While costs have been a barrier to progress until now, energy price changes are looking more favorable.
Nuclear hydrogen has faced some cost prohibitive barriers to its widespread use, but as energy prices skyrocket, so-called pink H2 is starting to look considerably more promising.
The International Atomic Energy Agency is working on a roadmap for commercial pink H2 production.
The International Atomic Energy Agency (IAEA) is developing a commercial nuclear hydrogen production roadmap. Pink H2 is considered by many to play a notable role in the clean energy transition. That said, as important as it might be on the road to decarbonization, the majority of H2 is still being produced using fossil fuels, leading to greenhouse gas emissions. While it is possible for H2 to be produced more cleanly, according to the IAEA, less than 1 percent of the 70 million metric tons produced each year is made using methods powered by renewable energy or using fossil fuel-powered methods followed by carbon capture and storage.
Using nuclear power to split water to produce hydrogen is therefore considered to be a production method with promise. That method is known as pink H2, whereas a second method of using this energy produces red H2. That is the form that uses heat from the power plant for thermochemical cycles that split water molecules, resulting in oxygen and O2. The heat could also be used to reduce natural gas reforming emissions.
These different methods of producing nuclear hydrogen help to minimize carbon emissions.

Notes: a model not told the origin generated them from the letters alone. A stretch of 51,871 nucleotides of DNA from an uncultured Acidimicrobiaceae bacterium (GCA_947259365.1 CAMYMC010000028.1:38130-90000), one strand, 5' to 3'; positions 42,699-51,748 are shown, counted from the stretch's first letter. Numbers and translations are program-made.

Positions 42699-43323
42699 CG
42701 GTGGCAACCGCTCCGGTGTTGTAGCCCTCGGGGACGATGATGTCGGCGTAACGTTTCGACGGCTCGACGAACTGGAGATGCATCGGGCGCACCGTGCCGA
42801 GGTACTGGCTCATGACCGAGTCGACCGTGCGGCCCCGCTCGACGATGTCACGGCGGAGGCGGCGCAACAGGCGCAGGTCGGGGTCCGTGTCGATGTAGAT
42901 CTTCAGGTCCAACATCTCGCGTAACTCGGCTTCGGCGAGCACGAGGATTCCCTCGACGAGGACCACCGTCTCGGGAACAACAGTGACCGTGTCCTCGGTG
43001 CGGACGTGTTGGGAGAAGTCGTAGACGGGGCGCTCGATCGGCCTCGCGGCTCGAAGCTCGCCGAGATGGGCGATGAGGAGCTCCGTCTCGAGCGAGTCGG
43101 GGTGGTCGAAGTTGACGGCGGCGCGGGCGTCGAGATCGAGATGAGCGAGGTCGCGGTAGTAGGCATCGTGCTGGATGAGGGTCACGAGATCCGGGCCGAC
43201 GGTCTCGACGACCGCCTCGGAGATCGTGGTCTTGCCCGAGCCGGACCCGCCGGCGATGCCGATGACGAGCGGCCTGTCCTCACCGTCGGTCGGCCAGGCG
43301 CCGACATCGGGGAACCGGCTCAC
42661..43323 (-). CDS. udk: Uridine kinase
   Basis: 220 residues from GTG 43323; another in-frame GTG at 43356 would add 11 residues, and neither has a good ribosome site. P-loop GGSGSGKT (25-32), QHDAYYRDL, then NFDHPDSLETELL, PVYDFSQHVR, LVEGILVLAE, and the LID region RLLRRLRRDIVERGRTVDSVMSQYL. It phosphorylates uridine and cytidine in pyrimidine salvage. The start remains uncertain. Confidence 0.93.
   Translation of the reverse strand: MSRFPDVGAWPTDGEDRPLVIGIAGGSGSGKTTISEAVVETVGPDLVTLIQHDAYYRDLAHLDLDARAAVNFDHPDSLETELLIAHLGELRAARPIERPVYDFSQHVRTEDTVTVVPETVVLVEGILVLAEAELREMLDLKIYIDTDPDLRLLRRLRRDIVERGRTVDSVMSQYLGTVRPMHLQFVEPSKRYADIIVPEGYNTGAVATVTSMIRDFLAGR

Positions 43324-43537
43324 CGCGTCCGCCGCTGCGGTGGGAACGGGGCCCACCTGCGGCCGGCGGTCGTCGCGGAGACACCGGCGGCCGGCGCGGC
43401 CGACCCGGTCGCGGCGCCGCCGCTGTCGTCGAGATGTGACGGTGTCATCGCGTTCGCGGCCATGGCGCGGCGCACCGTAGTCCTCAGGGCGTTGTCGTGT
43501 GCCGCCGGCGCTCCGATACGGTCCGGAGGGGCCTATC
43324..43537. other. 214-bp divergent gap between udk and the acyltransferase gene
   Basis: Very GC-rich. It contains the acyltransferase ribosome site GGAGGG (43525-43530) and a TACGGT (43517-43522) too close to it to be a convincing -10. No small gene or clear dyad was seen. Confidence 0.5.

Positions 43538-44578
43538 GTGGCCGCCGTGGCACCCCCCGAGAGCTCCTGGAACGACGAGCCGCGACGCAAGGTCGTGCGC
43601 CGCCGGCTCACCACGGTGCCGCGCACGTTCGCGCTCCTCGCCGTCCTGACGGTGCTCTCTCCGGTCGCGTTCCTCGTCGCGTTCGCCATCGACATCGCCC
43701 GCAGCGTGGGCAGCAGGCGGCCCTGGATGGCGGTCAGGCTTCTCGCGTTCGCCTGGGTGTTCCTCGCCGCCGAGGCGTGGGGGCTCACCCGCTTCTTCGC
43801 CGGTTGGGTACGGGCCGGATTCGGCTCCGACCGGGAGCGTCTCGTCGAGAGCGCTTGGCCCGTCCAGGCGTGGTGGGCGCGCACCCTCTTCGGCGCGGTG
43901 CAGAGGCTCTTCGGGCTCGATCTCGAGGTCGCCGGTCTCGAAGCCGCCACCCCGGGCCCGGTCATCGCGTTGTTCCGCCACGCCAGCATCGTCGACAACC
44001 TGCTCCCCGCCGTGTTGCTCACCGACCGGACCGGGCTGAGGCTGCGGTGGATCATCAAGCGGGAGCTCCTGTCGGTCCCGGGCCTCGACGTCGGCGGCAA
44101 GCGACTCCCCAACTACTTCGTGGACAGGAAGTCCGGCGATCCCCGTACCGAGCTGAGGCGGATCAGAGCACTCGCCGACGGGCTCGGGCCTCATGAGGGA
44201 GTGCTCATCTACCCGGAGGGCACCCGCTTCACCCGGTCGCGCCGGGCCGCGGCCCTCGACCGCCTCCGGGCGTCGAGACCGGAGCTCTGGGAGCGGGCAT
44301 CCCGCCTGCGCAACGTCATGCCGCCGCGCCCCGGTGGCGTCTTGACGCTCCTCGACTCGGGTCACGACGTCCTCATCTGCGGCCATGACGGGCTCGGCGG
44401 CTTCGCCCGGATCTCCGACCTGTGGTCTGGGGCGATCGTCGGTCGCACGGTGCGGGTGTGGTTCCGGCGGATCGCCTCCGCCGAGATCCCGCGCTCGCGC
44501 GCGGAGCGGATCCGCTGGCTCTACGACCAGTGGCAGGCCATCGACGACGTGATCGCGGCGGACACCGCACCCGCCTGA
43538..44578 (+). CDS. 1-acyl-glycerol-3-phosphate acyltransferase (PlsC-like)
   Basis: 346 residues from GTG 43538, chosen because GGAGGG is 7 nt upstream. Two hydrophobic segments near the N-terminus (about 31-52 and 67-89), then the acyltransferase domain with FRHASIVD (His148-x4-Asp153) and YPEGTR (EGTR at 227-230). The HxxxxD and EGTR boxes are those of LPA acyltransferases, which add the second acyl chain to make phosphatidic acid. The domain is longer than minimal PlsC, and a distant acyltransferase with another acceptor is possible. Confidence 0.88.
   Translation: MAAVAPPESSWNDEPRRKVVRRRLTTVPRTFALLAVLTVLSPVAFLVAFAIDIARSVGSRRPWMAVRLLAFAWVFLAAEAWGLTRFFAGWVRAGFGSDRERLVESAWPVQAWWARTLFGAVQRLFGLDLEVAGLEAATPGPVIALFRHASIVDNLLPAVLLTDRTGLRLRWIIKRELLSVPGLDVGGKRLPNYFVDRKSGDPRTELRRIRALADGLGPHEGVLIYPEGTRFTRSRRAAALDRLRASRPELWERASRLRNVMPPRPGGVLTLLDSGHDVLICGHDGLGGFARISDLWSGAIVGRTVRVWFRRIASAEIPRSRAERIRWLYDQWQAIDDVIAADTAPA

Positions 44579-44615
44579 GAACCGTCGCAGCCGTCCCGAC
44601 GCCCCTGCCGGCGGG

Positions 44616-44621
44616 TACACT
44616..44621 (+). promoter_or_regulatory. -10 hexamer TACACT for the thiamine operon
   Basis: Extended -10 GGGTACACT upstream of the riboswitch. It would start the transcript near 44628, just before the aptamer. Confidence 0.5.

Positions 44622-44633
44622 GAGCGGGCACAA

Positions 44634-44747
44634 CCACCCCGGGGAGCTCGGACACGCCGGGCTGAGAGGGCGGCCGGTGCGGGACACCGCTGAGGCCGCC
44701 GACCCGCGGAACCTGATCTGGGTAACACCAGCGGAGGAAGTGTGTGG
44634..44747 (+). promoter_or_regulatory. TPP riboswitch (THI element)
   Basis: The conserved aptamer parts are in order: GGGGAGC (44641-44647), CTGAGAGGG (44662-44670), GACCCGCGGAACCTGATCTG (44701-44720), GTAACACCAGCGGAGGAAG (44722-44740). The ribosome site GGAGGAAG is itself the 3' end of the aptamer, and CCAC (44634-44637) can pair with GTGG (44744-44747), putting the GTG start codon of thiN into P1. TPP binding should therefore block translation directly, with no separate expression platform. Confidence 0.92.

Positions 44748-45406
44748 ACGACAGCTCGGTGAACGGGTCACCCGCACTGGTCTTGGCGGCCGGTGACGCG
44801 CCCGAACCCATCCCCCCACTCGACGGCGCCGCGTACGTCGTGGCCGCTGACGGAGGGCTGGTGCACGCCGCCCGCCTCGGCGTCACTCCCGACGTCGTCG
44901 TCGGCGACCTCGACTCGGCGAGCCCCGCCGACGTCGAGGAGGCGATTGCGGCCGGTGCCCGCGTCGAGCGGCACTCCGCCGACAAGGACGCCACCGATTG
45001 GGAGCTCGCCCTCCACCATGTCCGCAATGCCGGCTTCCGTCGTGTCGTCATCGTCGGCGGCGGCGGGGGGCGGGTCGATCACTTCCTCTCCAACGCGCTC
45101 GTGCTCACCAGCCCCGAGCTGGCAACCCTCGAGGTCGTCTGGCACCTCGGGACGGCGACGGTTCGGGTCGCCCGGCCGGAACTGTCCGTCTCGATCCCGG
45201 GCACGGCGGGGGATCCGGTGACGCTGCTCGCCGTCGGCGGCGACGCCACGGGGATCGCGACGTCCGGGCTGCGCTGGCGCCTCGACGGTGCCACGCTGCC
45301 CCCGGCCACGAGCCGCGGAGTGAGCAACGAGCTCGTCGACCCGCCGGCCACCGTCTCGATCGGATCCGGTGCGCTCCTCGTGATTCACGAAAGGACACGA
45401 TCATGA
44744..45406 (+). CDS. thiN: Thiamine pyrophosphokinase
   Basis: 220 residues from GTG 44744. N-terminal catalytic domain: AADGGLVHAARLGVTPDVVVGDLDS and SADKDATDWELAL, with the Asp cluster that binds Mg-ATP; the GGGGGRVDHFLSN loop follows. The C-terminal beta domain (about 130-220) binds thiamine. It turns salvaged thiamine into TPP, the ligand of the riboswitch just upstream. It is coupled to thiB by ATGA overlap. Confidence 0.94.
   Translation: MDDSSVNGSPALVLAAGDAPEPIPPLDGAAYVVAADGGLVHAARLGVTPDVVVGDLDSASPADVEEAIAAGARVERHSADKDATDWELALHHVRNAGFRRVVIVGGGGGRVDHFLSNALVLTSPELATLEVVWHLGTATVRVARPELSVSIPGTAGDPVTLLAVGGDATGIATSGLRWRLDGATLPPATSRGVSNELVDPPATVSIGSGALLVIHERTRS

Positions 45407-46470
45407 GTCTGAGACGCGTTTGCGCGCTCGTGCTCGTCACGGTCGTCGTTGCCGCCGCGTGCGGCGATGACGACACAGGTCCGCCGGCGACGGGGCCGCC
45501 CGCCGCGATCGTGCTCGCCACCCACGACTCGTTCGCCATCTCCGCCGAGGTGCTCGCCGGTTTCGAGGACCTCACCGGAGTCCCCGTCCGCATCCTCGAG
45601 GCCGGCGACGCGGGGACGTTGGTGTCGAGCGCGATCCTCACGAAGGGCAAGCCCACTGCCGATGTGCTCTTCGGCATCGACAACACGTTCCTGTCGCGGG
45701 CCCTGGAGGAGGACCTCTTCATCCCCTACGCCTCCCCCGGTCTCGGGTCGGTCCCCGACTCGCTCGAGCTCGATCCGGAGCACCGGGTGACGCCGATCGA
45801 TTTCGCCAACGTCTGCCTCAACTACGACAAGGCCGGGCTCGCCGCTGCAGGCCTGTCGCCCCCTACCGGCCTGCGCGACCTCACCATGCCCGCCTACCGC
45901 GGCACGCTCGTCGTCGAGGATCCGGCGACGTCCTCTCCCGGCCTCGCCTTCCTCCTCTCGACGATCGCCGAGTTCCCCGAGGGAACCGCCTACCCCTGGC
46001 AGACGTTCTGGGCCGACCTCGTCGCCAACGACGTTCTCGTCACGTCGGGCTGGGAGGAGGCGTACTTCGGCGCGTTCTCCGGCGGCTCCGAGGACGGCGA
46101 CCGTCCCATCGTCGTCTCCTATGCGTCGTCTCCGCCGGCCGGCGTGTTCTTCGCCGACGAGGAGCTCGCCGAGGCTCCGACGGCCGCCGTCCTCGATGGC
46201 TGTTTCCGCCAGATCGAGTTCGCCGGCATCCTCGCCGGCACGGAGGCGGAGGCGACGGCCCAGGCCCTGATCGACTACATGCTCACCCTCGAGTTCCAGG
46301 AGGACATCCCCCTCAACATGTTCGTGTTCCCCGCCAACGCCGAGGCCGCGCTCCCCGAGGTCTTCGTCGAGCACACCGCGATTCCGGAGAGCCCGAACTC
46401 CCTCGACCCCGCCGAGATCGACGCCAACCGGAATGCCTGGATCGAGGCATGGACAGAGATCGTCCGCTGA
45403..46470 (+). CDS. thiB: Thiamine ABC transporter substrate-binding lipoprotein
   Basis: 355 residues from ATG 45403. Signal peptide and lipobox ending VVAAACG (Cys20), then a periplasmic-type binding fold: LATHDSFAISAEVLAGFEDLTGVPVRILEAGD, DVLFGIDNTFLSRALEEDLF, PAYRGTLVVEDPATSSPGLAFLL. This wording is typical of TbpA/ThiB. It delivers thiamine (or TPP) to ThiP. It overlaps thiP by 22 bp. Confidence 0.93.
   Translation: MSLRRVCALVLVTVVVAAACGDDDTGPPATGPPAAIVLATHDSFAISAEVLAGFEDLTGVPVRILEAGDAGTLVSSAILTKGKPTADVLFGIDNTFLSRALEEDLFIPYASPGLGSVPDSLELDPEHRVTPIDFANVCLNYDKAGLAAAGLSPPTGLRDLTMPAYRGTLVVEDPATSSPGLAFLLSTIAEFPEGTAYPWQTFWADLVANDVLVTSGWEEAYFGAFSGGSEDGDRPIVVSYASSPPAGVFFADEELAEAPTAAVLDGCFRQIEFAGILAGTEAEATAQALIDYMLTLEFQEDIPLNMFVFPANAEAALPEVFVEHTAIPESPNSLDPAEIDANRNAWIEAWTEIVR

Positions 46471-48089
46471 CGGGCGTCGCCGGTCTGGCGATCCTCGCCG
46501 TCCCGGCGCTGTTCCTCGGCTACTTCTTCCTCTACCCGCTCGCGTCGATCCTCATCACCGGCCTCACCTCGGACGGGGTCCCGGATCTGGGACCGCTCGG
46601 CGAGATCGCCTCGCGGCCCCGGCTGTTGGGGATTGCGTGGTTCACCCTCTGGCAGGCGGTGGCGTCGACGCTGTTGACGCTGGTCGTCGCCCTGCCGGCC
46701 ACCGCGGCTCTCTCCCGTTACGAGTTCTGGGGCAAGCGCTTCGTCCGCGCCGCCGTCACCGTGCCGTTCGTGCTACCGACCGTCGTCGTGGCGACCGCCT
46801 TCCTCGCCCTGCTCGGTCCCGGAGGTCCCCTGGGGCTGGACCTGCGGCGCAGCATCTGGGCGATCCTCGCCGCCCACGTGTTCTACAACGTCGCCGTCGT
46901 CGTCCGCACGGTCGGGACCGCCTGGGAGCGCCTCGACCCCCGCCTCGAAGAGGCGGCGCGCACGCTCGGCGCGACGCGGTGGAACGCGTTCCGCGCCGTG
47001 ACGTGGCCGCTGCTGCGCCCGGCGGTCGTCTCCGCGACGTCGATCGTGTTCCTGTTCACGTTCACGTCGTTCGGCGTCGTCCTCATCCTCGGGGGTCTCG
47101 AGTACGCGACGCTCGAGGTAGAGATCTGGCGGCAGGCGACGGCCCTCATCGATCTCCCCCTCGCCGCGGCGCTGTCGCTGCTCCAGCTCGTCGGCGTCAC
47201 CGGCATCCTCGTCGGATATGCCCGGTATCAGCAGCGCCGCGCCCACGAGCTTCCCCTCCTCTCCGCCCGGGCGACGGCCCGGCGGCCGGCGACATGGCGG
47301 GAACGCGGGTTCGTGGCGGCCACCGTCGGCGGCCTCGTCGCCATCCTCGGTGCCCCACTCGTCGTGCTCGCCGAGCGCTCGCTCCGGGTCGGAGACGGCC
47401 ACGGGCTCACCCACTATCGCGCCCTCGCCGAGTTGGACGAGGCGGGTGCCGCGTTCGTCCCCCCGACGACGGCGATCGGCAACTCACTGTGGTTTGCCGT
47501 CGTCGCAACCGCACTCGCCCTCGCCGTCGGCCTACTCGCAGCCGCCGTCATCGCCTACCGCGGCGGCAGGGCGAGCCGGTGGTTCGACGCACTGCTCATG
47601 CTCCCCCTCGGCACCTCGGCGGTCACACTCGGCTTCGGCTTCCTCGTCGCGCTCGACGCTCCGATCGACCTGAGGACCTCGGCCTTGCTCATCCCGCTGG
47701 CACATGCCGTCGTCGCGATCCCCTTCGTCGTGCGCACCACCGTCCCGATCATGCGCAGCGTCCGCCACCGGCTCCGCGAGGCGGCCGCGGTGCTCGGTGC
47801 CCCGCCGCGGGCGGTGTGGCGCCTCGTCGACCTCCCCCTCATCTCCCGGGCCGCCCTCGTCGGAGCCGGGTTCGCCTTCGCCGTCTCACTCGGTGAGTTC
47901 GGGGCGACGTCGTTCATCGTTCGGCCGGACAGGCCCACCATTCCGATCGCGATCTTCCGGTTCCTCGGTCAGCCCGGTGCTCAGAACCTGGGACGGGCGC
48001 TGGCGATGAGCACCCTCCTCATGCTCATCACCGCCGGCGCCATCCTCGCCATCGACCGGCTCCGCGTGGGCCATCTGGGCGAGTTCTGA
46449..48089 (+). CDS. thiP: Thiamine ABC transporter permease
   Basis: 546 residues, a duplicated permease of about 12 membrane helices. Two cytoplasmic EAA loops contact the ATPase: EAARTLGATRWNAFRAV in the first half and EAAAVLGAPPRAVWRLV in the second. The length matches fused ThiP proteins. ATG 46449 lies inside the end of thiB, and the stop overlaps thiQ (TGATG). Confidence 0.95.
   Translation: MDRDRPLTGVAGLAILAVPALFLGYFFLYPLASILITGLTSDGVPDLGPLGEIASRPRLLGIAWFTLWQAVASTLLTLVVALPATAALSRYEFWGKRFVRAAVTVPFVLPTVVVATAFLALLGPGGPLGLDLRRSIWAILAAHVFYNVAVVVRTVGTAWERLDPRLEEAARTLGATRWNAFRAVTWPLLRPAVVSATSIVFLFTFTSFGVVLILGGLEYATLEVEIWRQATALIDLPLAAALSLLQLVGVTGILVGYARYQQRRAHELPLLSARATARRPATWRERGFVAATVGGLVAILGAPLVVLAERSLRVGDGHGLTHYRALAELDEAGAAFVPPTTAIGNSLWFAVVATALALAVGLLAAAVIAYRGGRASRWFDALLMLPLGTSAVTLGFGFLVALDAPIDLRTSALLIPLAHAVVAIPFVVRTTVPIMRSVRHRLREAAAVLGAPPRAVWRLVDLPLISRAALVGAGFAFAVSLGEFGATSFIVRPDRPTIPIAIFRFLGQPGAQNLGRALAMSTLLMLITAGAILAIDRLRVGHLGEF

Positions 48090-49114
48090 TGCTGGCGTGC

“Today the vast majority of hydrogen needed across industries is manufactured using fossil fuel technologies – primarily natural gas – but nuclear energy has the potential to deliver both the electricity and the heat needed for hydrogen production in a sustainable, low carbon and cost-effective manner,” said IAEA nuclear engineer Alina Constantin, who is also the project co-leader.
“However, several challenges related to technology, economics, safety and licensability, as well as policy support and stakeholder involvement need to be addressed over the next decade, demonstrating feasibility and allowing the shift to commercial-scale production, if nuclear is to play a role in the production of hydrogen for the clean energy transition,” added Constantin when discussing the potential of nuclear hydrogen.
Great video explaining the rainbow of hydrogen or what the colors mean? Simply put, the color term used like “Pink Hydrogen” is referring to how it’s produced or how hydrogen is made. This video explains this and other terms or forms of making hydrogen like Yellow Hydrogen or White Hydrogen – Check it out for Science Terms and Education: